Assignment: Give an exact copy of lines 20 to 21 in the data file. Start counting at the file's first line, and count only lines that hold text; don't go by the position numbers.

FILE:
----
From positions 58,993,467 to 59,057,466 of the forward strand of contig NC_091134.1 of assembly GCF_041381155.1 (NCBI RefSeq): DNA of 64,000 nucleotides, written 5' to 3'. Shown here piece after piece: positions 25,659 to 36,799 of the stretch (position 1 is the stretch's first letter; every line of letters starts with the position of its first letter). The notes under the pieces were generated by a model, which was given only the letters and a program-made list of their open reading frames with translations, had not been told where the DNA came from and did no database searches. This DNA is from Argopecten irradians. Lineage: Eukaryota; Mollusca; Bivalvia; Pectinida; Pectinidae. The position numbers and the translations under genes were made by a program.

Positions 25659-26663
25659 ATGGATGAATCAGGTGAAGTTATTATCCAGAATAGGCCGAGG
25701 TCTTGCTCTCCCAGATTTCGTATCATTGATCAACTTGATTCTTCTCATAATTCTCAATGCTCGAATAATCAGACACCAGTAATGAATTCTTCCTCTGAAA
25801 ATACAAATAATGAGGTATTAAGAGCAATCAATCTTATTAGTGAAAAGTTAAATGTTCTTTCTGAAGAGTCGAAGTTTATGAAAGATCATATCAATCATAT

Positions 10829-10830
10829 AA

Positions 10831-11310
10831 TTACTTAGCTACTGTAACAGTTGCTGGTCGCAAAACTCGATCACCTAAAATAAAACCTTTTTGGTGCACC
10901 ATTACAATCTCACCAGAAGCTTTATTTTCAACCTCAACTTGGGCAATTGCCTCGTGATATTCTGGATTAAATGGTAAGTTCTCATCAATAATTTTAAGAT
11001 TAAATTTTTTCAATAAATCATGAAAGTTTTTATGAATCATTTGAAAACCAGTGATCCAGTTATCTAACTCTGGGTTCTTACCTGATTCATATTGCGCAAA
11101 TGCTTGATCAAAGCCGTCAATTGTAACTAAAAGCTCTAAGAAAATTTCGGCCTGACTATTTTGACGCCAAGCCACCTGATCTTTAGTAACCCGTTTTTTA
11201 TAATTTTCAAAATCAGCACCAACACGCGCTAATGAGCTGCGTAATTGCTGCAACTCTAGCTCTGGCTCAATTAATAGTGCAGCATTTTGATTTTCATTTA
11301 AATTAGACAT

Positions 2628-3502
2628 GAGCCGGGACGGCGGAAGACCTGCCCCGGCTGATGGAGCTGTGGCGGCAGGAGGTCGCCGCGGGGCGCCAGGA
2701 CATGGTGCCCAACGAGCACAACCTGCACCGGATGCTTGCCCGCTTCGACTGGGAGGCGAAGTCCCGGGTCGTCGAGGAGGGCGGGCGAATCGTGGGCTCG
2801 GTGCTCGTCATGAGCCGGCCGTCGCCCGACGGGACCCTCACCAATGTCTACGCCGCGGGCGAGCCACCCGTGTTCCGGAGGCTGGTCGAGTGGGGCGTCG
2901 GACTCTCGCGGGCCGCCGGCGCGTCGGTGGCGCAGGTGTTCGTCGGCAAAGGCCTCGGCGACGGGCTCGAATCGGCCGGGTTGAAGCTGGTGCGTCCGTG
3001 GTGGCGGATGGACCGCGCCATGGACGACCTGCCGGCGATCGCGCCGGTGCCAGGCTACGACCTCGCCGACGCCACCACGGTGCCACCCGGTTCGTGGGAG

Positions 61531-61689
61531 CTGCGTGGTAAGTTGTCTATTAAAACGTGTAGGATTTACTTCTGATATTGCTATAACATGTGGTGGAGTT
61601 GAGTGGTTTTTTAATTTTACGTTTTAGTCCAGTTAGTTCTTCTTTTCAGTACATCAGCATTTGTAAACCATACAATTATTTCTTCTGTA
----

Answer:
3001 GTGGCGGATGGACCGCGCCATGGACGACCTGCCGGCGATCGCGCCGGTGCCAGGCTACGACCTCGCCGACGCCACCACGGTGCCACCCGGTTCGTGGGAG

Positions 61531-61689